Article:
Each year, on 19 July the Kashmiris on both sides of Line of Control and across the world observe the Accession to Pakistan Day. On this day, they renew their pledge to continue the struggle for freedom from Indian occupation.
First Accession: On this day in 1947, All Jammu and Kashmir Muslim Conference passed a resolution for Kashmir’s Accession to Pakistan at the residence of Sardar Muhammad Ibrahim Khan in Aabi Guzar area of Srinagar.
The historic resolution recalled that the Kashmiri’s future was inextricably linked with Pakistan because of a geographical, cultural and economic relationship with Pakistan. The resolution epitomized the ethos of millions of Kashmiri Muslims whose hearts throbbed with people of Pakistan. This was the first unequivocal resolution by Kashmir aligning his future with Pakistan. It is enshrined in Azad Jammu and Kashmir Constitution also.
The Second Accession: The second accession is touted by India in a mythical instrument of accession signed by maharajah of Kashmir with India on October 26, 1947.
By scrapping of the disputed state’s special status, India itself has torn the instrument to shreds. The cartographic annexation of the state (August 5) not only violates the terms of accession in the so-called instrument but also violates United Nations resolutions and the Simla Accord.
The ‘Instrument of Accession’ was signed before Article 370 came into being. As such, it is the foundation of the state’s special status.
Critical voices in Kashmir and India
The former chief minister of the state, Omar Abdullah, called the revocation of the special status “a total betrayal of the trust that the people of Jammu and Kashmir had reposed in India when the State acceded to it in 1947”.
The removal of the special status without consulting the people of disputed state amounts to compromising the state’s autonomy that was fundamental to the accession.
Faizan Mustafa, vice-chancellor of National Academy of Legal Studies and Research, Hyderabad pointed out, `This is a unilateral withdrawal of a promise that was fundamental to Jammu and Kashmir’s relation to India’.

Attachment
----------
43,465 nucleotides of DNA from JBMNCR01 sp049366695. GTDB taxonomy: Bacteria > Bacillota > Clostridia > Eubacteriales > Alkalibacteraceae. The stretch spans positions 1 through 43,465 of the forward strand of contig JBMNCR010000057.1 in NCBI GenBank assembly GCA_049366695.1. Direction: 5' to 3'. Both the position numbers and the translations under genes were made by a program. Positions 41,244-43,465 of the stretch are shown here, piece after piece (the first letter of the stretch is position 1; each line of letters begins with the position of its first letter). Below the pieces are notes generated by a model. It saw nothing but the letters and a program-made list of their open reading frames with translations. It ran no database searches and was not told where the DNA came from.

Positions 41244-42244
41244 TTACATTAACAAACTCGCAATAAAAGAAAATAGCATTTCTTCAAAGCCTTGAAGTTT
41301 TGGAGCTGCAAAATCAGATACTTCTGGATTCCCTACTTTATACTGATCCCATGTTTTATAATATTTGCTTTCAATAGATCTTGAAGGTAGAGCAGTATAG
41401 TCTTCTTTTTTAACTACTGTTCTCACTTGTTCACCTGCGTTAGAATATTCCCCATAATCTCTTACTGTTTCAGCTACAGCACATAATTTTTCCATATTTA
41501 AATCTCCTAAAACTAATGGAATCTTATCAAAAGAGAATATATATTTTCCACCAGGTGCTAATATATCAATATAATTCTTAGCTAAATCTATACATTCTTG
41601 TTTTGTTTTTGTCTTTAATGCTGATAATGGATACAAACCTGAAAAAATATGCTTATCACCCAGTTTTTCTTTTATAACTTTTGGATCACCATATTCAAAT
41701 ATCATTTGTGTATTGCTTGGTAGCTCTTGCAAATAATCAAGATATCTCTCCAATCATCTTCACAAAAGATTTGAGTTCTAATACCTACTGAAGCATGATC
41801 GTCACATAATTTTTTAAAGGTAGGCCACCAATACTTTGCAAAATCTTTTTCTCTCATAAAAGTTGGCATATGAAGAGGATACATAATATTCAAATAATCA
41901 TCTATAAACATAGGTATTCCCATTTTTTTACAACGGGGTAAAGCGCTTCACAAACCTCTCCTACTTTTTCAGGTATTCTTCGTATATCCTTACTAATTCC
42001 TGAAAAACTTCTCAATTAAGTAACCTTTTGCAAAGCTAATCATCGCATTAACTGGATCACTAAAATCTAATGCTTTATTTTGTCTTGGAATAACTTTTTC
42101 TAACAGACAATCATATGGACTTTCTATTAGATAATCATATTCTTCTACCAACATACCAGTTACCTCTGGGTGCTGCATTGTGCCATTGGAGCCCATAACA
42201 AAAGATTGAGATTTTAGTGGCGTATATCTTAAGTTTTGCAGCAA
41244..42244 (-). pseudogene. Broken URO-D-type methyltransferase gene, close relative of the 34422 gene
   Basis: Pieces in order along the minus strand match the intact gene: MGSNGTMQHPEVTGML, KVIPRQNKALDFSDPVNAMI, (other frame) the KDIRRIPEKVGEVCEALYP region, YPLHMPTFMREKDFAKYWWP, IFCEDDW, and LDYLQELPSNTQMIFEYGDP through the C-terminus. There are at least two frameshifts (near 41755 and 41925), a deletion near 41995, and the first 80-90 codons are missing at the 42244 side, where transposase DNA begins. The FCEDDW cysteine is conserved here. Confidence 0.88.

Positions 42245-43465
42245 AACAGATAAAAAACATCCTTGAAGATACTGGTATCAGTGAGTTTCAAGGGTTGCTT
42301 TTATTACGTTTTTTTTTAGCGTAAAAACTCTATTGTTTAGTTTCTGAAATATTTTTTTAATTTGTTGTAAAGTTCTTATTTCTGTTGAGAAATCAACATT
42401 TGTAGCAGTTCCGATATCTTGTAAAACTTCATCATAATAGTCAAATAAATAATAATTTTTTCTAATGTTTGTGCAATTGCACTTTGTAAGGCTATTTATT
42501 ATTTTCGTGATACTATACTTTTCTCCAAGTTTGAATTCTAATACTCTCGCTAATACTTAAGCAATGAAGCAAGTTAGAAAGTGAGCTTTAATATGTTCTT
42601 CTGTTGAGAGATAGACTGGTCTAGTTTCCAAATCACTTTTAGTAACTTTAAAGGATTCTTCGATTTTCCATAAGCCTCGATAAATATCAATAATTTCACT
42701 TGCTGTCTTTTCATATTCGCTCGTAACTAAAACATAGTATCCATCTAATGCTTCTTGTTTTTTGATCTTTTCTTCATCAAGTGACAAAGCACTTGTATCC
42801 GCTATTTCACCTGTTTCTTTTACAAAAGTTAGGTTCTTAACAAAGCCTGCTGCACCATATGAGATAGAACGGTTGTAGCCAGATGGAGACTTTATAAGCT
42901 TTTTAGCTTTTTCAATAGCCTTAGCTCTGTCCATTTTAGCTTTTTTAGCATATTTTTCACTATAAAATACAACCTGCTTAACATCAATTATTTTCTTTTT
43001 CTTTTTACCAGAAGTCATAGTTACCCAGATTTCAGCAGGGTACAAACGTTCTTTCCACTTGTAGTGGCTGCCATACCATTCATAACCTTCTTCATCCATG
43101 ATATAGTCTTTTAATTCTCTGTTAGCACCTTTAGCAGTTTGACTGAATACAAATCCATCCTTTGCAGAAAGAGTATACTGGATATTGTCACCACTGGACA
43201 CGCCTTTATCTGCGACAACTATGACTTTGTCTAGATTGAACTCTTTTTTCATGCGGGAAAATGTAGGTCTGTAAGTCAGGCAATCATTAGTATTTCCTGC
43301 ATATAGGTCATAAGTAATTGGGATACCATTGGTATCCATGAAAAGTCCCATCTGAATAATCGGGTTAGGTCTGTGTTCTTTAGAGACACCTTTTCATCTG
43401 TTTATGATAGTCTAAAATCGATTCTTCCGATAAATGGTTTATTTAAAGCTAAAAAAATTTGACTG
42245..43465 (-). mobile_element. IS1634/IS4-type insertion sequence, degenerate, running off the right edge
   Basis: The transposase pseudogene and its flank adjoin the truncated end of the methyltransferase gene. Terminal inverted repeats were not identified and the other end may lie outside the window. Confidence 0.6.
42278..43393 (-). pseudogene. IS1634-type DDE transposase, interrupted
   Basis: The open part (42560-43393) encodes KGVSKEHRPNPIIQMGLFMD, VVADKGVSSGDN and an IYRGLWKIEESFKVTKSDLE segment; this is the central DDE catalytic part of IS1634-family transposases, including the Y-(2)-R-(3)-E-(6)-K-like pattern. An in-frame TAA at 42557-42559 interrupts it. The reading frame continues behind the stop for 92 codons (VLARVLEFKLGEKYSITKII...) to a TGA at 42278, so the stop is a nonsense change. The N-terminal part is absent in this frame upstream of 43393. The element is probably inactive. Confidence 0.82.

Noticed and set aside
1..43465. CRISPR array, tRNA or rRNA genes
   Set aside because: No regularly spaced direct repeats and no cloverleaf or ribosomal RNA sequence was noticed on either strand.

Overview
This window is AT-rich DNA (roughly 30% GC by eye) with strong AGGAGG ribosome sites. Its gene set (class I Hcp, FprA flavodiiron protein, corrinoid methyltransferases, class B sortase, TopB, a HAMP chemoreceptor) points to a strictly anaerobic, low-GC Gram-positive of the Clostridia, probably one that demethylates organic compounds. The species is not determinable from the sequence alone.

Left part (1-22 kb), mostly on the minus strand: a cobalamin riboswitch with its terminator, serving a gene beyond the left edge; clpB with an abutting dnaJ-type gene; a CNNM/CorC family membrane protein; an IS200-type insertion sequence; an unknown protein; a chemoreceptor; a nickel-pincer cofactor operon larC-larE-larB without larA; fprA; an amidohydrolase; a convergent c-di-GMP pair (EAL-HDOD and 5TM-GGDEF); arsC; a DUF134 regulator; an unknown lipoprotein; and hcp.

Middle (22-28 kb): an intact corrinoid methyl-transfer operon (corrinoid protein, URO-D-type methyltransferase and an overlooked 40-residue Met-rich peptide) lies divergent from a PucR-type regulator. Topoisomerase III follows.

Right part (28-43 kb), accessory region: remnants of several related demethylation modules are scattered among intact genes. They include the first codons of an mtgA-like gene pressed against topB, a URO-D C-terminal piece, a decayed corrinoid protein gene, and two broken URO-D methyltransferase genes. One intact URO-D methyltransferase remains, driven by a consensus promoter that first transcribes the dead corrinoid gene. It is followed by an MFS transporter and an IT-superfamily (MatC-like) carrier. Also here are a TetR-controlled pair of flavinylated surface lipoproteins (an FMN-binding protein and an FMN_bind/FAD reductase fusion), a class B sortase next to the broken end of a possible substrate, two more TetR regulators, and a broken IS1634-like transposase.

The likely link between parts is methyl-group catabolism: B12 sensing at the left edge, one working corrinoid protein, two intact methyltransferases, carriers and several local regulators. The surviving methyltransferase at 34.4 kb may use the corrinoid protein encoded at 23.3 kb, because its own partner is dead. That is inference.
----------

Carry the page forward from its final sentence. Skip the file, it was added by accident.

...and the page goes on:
Around 1930s, Quit Kashmir Movement started against Maharaja Hari Singh. He faced a revolt from the Muslims of his kingdom. During this movement, Sheikh emerged as a charismatic popular leader of the Muslim population, though his authority was whittled down in later period by rival Chaudhry Ghulam Abbas.
The so-called instrument of accession empowered India to make laws as applicable to Jammu and Kashmir only under three subjects: defence, external affairs and communications.
In 1949, Hari Singh appointed Sheikh Abdullah as the prime minister of Jammu and Kashmir, who in turn joined the Indian Constituent Assembly to negotiate a special status for the state. Negotiations led to Article 370. India was debarred from legislating about the disputed state except through via media of Article 370.
What is the status of the instrument of accession
Still, legally, the document remains the source of the disputed state’s integration with India. The Centre has not made any changes to this instrument. The thorny question is whether the modification of Article 370, which gave special status to Jammu and Kashmir, affects the Instrument of accession and thereby the position of the disputed state as an integral part of India.
Article 370 was more about autonomy than of integration. India applied principle jis ki lathi us ki bhains (might is right). This principle allows China to annex the whole of Ladakh, and even the disputed state.
The myth of `integral part’, Perfidious Nehru to Modi: Analysis: Kashmir is a simmering cauldron. For about seven decades, India has denied the Kashmiri right of self-determination. It claims that the occupied Kashmir’s constituent assembly had voted for accession of disputed Kashmir to India. As such, it is no longer necessary for her to let the promised plebiscite be held in Kashmir.
Is India’s argument tenable? Does history or documents corroborate India’s stand? Let us look a bit closely at India’s stance.
It is the Treaty of Amritsar (1846) which entitled Gulab Singh to rule Jammu and Kashmir State. This treaty stands lapsed under Article 7 of the Independence Act. The Act was passed by British Parliament on July 18, 1947 to assent to creation of independent states of India and Pakistan. The aforementioned Article 7 provides that, with lapse of His Majesty’s suzerainty over Indian states, all treaties, agreements, obligations, grants, usages and sufferance’s will lapse.
Mountbatten deliberately kept mum about this reality for considerations of political expediency. He was not ‘politically naive, much less a fool’ not to realise this truth. According to his biographer, Ziegler, Mountbatten had a ‘powerful, analytic mind of crystalline clarity’. Yet, he had ‘legendary capacity for self-deception’. He ‘was a man who preferred falsehood to truth’.
Even the ‘Instrument’ of Accession is void for several reasons. The Independence Act required the intention of accession to be absolute and crystal-clear. But, a stray glance at the ‘Instrument’ would make it clear that it is equivocal. The ‘Instrument’ expresses ‘intention to set up an interim government and to ask Sheikh Abdullah to carry the responsibilities’ with maharajah’s prime minister.
The last sentence in the ‘Instrument’ is ‘In haste and with kind regards’. Handwritten corrections on the text of the ‘Instrument’ speak volubly about the wavering state of the maharajah’s mind. The instrument, extracted under coercion and duress, is untenable under law.
UN’s admonition on the farcical accession